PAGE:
Museletter #372: Why Artificial Intelligence Must Be Stopped Now

MuseLetter #372 / March 2024 by Richard Heinberg

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The March Museletter is made up of three essays. The first shines a light on the existential risks posed by Artificial Intelligence. Next up is a piece giving my take on the decision by world geologists not to recognise the current geological epoch as the Anthropocene. And finally this month I include a second interview on the issue of population to follow on from last month.

Why Artificial Intelligence Must Be Stopped Now

The promise of AI is eclipsed by its perils, which include our own annihilation.

Those advocating for artificial intelligence tout the huge benefits of using this technology. For instance, an article in CNN points out how AI is helping Princeton scientists solve “a key problem” with fusion energy. AI that can translate text to audio and audio to text is making information more accessible. Many digital tasks can be done faster using this technology.

However, any advantages that AI may promise are eclipsed by the cataclysmic dangers of this controversial new technology. Humanity has a narrow chance to stop a technological revolution whose unintended negative consequences will vastly outweigh any short-term benefits.

In the early 20th century, people (notably in the United States) could conceivably have stopped the proliferation of automobiles by focusing on improving public transit, thereby saving enormous amounts of energy, avoiding billions of tons of greenhouse gas emissions, and preventing the loss of more than 40,000 lives in car accidents each year in the U.S. alone. But we didn’t do that.

In the mid-century, we might have been able to stave off the development of the atomic bomb and averted the apocalyptic dangers we now find ourselves in. We missed that opportunity, too. (New nukes are still being designed and built.)

In the late 20th century, regulations guided by the precautionary principle could have prevented the spread of toxic chemicals that now poison the entire planet. We failed in that instance as well.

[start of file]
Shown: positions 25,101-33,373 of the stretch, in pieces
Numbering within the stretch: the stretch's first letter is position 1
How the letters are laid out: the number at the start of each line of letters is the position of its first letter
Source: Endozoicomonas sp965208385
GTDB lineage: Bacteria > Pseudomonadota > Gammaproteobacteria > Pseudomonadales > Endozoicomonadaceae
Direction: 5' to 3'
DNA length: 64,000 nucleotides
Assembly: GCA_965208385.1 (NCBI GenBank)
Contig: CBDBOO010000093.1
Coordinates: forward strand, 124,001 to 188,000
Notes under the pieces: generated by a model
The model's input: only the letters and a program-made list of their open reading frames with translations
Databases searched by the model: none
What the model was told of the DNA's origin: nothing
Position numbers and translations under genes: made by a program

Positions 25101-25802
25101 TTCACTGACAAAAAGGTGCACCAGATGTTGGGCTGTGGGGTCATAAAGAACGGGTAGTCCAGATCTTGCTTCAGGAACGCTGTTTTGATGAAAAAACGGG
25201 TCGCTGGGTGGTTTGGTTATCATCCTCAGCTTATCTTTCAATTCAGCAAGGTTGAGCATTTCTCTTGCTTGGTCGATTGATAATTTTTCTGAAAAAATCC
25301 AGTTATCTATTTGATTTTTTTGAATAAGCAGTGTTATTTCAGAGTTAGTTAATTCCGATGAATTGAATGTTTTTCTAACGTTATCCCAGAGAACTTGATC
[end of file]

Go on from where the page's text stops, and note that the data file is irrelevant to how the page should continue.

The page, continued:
Now we have one more chance.

With AI, humanity is outsourcing its executive control of nearly every key sector —finance, warfare, medicine, and agriculture—to algorithms with no moral capacity.

If you are wondering what could go wrong, the answer is plenty.

If it still exists, the window of opportunity for stopping AI will soon close. AI is being commercialized faster than other major technologies. Indeed, speed is its essence: It self-evolves through machine learning, with each iteration far outdistancing Moore’s Law.

And because AI is being used to accelerate all things that have major impacts on the planet (manufacturing, transport, communication, and resource extraction), it is not only an uber-threat to the survival of humanity but also to all life on Earth.

AI Dangers Are Cascading
In June 2023, I wrote an article outlining some of AI’s dangers. Now, that article is quaintly outdated. In just a brief period, AI has revealed more dangerous implications than many of us could have imagined.

In an article titled “DNAI—The Artificial Intelligence/Artificial Life Convergence,” Jim Thomas reports on the prospects for “extreme genetic engineering” provided by AI. If artificial intelligence is good at generating text and images, it is also super-competent at reading and rearranging the letters of the genetic alphabet. Already, AI tech giant Nvidia has developed what Thomas calls “a first-pass ChatGPT for virus and microbe design,” and applications for its use are being found throughout life sciences, including medicine, agriculture, and the development of bioweapons.

How would biosafety precautions for new synthetic organisms work, considering that the entire design system creating them is inscrutable? How can we adequately defend ourselves against the dangers of thousands of new AI-generated proteins when we are already doing an abysmal job of assessing the dangers of new chemicals?

Research is advancing at warp speed, but oversight and regulation are moving at a snail’s pace.

Threats to the financial system from AI are just beginning to be understood. In December 2023, the U.S. Financial Stability Oversight Council (FSOC), composed of leading regulators across the government, classified AI as an “emerging vulnerability.”

Because AI acts as a “black box” that hides its internal operations, banks using it could find it harder “to assess the system’s conceptual soundness.” According to a CNN article, the FSOC regulators pointed out that AI “could produce and possibly mask biased or inaccurate results, [raising] worries about fair lending and other consumer protection issues.” Could AI-driven stocks and bonds trading tank securities markets? We may not have to wait long to find out. Securities and Exchange Commission Chair Gary Gensler, in May 2023, spoke “about AI’s potential to induce a [financial] crisis,” according to a U.S. News article, calling it “a potential systemic risk.”

Meanwhile, ChatGPT recently spent the better part of a day spewing bizarre nonsense in response to users’ questions and often has “hallucinations,” which is when the system “starts to make up stuff—stuff that is not [in line] with reality,” said Jevin West, a professor at the University of Washington, according to a CNN article he was quoted in. What happens when AI starts hallucinating financial records and stock trades?

Lethal autonomous weapons are already being used on the battlefield. Add AI to these weapons, and whatever human accountability, moral judgment, and compassion still persist in warfare will tend to vanish. Killer robots are already being tested in a spate of bloody new conflicts worldwide—in Ukraine and Russia, Israel and Palestine, as well as in Yemen and elsewhere.